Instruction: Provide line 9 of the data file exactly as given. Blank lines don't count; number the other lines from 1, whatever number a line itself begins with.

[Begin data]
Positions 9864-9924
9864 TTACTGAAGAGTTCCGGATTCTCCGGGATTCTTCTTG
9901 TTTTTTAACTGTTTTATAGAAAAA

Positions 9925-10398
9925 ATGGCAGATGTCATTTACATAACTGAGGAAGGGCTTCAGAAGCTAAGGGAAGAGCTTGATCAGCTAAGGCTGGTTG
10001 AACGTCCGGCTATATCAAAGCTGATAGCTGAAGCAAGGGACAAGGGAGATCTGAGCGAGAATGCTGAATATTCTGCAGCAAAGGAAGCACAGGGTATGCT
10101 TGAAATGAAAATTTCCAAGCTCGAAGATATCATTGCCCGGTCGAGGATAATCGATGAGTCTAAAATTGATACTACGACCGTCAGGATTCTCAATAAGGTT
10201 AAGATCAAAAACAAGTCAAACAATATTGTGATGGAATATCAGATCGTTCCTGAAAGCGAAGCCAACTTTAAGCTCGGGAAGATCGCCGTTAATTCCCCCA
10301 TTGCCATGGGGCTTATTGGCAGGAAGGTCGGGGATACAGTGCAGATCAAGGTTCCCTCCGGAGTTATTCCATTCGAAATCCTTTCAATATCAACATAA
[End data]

10301 TTGCCATGGGGCTTATTGGCAGGAAGGTCGGGGATACAGTGCAGATCAAGGTTCCCTCCGGAGTTATTCCATTCGAAATCCTTTCAATATCAACATAA